This final chapter explores the history of convexity and provides comments on some of the themes discussed earlier in the book. There are varied historical roots to the study of convexity with input from both applied and pure sources and, sometimes, long delays between seminal work and its absorption into the mainstream.
One of the earliest discoverers of the wonders of multidimensional convex functions was Josiah Willard Gibbs in three remarkable papers [128, 129, 130] published from 1873 to 1878 in an obscure American journal. These papers on thermodynamics predated his later celebrated work in statistical mechanics. The content of the papers and their reception is discussed in detail in an historical overview on the use of convexity in thermal physics by Wightman .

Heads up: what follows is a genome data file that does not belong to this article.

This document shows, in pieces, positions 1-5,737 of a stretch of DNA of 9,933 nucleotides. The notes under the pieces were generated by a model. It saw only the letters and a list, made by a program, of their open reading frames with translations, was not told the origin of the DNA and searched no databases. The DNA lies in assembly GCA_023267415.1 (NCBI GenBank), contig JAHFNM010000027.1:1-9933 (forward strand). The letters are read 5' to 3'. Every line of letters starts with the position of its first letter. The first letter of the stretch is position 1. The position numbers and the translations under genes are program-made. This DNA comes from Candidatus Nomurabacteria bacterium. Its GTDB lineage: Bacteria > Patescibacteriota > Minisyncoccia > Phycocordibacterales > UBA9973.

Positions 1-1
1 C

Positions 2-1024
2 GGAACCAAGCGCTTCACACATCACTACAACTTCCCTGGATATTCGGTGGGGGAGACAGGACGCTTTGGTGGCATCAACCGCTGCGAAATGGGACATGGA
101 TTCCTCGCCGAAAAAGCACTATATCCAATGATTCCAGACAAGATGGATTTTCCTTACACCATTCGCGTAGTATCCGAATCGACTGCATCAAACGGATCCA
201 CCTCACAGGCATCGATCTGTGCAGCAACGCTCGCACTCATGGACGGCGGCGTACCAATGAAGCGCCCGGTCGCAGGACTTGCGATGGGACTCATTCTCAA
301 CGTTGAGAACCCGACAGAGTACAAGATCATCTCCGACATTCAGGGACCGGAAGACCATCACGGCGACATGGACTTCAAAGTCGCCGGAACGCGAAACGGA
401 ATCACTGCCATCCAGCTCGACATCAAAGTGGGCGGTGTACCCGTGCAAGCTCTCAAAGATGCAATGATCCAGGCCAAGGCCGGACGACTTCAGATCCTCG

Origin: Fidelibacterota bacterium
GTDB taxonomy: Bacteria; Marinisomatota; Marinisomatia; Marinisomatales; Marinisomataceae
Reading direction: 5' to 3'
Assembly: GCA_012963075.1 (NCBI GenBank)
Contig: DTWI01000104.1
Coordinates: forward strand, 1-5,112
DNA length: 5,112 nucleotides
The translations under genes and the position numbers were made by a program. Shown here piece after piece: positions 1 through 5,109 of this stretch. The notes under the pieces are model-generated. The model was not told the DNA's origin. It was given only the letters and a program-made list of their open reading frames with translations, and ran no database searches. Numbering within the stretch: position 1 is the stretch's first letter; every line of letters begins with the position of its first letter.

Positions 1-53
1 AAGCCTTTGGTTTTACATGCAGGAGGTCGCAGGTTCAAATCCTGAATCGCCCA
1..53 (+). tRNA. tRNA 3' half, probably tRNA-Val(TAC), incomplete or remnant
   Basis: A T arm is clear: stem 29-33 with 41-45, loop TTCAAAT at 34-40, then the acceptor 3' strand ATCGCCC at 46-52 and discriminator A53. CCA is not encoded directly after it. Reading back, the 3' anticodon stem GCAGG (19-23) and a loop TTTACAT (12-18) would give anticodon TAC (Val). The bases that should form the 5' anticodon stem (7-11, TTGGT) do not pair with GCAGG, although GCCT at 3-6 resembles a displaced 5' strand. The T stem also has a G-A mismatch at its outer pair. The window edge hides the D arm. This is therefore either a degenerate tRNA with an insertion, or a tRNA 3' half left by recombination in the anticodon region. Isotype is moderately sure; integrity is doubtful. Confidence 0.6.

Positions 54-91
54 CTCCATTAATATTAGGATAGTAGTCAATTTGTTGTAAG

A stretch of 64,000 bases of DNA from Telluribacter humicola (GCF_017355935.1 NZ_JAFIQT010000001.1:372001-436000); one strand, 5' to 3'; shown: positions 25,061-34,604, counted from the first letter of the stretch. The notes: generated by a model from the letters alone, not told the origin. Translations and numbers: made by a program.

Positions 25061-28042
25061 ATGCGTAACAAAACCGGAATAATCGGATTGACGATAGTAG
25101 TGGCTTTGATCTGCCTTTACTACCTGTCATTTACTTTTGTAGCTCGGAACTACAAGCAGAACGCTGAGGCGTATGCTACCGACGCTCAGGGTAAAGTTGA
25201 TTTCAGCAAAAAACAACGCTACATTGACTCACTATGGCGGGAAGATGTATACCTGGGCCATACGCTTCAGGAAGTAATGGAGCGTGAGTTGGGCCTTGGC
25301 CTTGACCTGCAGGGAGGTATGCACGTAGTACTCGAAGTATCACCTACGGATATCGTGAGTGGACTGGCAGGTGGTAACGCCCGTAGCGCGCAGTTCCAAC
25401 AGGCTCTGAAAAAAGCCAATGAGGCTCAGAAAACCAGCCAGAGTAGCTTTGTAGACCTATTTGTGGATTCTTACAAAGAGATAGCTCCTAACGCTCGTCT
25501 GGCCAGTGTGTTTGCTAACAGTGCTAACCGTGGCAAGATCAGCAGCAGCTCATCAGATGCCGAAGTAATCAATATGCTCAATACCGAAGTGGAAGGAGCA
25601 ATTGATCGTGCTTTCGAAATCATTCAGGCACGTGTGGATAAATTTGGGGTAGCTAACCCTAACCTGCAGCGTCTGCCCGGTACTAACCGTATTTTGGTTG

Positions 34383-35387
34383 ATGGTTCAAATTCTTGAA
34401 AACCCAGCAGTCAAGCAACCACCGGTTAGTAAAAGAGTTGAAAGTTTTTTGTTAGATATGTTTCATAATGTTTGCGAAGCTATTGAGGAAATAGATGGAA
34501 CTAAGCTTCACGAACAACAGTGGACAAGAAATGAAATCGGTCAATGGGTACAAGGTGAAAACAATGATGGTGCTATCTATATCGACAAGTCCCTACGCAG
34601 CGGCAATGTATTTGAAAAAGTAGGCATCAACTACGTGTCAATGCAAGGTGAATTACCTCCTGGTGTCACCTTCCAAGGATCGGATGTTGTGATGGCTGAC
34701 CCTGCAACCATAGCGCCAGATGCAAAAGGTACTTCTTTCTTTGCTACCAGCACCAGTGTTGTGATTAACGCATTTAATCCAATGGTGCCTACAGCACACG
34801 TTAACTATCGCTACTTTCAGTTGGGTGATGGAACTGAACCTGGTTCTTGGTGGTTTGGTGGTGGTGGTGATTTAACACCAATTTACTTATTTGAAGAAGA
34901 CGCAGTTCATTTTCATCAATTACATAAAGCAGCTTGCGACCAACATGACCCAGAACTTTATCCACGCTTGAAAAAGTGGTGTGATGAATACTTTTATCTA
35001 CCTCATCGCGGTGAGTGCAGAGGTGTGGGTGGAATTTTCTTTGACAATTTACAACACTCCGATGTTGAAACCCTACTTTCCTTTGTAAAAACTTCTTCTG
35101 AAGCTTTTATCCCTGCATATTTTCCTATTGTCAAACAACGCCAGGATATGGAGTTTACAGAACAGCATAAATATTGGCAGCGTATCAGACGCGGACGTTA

To Gibbs, thermodynamic stability implied that internal energy of a system is a function of entropy and volume had to be convex, and this persisted to convexity in additional variables in multicomponent systems. For Gibbs, coexistence of phases corresponded to the convex function having a flat piece on its graph – or in modern parlance, to its Legendre transform having a multidimensional set of tangents. Gibbs also understood the role of certain Legendre transforms in thermodynamics and understood some other relations between multiple supporting hyperplanes for the Legendre transform and flat sections in the graph of the original function. Many of his deepest ideas lay dormant for about seventy-five years!